Wearing her trusty waterproof shoes covered in cows, her floral pink gloves, and dressed for an afternoon in the patchwork of vegetables that cover Pambula Village Community Garden, president Rae Joyce smiled at what Far South Coast residents had achieved.
Artichoke flowers burst with purple blooms, zucchinis awaited harvesting, scratched soil revealed sebago spuds beneath.
Previously picked garlic bulbs nestled on a chair, yellow poppies invited and attracted bees, the veggie gardens were lively with organic produce.
Rae joined the gardens close to a decade ago because her property didn't have suitable soil for growth.
Fellow member Jim Eberbach said it was his passion for gardening and his vastly changed living arrangements that inspired him to purchase an allotment in the heart of the picturesque town.
"From 180,000 square metres to 432 square metres, now that's some transition isn't it?," Jim said, having moved from a 16-hectare farm in Wolumla to a unit in Pambula.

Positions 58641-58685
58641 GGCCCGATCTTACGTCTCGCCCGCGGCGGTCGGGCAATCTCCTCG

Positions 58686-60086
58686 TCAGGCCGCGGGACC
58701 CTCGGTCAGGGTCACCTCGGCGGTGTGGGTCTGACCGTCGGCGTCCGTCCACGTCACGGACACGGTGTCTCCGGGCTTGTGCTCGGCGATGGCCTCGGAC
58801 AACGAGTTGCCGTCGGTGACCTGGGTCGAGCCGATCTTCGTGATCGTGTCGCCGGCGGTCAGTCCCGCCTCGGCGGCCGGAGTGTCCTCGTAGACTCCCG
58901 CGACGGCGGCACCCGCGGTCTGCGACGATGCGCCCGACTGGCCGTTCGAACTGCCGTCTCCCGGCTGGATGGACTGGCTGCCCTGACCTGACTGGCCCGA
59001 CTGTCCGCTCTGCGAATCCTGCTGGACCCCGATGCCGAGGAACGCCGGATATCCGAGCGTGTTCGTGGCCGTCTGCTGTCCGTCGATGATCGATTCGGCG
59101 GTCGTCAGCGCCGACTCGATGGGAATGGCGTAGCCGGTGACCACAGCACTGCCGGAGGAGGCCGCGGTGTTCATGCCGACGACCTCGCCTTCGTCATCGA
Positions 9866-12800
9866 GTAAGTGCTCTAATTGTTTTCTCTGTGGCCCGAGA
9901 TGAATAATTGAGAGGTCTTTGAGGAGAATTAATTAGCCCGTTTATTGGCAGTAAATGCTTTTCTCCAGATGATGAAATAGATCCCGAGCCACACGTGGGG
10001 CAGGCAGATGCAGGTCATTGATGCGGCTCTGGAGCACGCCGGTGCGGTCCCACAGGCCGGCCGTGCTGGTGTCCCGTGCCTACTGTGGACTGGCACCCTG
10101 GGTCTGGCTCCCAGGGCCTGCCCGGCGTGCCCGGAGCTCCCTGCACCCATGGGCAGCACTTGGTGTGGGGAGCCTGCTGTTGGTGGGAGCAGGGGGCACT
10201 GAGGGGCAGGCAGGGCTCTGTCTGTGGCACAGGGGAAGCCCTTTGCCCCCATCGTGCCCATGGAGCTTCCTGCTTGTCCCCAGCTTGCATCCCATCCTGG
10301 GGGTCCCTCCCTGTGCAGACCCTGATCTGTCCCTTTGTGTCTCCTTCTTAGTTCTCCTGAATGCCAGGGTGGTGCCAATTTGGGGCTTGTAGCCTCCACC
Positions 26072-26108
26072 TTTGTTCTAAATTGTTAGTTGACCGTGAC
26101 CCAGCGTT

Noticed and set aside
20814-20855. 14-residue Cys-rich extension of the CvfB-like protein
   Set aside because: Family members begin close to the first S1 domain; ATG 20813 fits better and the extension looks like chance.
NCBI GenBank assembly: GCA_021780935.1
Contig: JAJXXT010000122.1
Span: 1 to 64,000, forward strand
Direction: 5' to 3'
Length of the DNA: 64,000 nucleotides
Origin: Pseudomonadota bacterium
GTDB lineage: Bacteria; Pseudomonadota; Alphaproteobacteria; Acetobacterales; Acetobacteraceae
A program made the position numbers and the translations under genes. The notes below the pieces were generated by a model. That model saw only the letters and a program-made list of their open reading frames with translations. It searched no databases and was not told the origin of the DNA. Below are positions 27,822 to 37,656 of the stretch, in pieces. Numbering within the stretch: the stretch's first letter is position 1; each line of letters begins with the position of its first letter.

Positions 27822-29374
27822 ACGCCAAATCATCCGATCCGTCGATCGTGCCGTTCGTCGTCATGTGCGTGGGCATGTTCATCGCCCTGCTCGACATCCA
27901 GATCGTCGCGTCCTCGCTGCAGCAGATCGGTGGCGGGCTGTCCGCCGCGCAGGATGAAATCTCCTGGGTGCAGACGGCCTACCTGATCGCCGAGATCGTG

"I think being outside in the environment helps your sanity in a modern world, and the other thing is, if you garden reasonably well, you can cut down on your weekly bills.
"Coming here, just being by myself is great.
"[I come here] probably every couple of days especially when it was dry, you had to be down here to water, when it rains you don't have to come down, you know everything is taken care of," he said with a laugh, thankful for the recent weather.
Rae said the Community Gardens had six plots available. Though currently planted with larger communal produce including watermelons, rock melons, and pumpkins, she hoped other residents would consider purchasing and utilising a garden bed.
Members will be provided access to the allotments when they want, with free rein on how they would like to utilise their vegetable garden, while support from existing growers is provided.
They will also have access to the large wooden and tin shed, filled with spades and forks hanging on the wall, a post driver, watering cans in blues and pinks, and rakes, gardening tools to assist with their veggie garden visions.
"It's an achievement," Jim said with a smile, having collected 35 garlic bulbs and a large beetroot from his raised garden bed.
"To put in a seed and at the end of whatever the time is, to be picking produce, that's the basis of human life."
For more information, contact president Rae Joyce on 0413 294 897
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